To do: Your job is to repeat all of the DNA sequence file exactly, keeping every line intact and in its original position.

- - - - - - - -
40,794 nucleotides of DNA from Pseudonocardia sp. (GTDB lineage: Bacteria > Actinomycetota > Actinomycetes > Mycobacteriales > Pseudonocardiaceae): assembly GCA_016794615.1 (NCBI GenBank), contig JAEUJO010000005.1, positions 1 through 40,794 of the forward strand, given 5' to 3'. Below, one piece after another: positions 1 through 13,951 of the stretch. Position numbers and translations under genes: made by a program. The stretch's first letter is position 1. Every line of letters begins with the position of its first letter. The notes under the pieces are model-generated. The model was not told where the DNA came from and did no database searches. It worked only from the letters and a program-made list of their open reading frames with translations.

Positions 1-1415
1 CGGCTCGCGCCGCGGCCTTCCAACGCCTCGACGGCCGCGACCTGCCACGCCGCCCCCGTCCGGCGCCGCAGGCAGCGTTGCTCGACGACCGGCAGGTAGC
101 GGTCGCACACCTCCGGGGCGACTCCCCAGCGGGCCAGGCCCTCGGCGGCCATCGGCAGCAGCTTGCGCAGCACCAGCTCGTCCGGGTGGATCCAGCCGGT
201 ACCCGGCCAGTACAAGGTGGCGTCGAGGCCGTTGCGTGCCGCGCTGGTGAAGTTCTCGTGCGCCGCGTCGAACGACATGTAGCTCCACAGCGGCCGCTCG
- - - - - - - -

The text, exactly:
40,794 nucleotides of DNA from Pseudonocardia sp. (GTDB lineage: Bacteria > Actinomycetota > Actinomycetes > Mycobacteriales > Pseudonocardiaceae): assembly GCA_016794615.1 (NCBI GenBank), contig JAEUJO010000005.1, positions 1 through 40,794 of the forward strand, given 5' to 3'. Below, one piece after another: positions 1 through 13,951 of the stretch. Position numbers and translations under genes: made by a program. The stretch's first letter is position 1. Every line of letters begins with the position of its first letter. The notes under the pieces are model-generated. The model was not told where the DNA came from and did no database searches. It worked only from the letters and a program-made list of their open reading frames with translations.

Positions 1-1415
1 CGGCTCGCGCCGCGGCCTTCCAACGCCTCGACGGCCGCGACCTGCCACGCCGCCCCCGTCCGGCGCCGCAGGCAGCGTTGCTCGACGACCGGCAGGTAGC
101 GGTCGCACACCTCCGGGGCGACTCCCCAGCGGGCCAGGCCCTCGGCGGCCATCGGCAGCAGCTTGCGCAGCACCAGCTCGTCCGGGTGGATCCAGCCGGT
201 ACCCGGCCAGTACAAGGTGGCGTCGAGGCCGTTGCGTGCCGCGCTGGTGAAGTTCTCGTGCGCCGCGTCGAACGACATGTAGCTCCACAGCGGCCGCTCG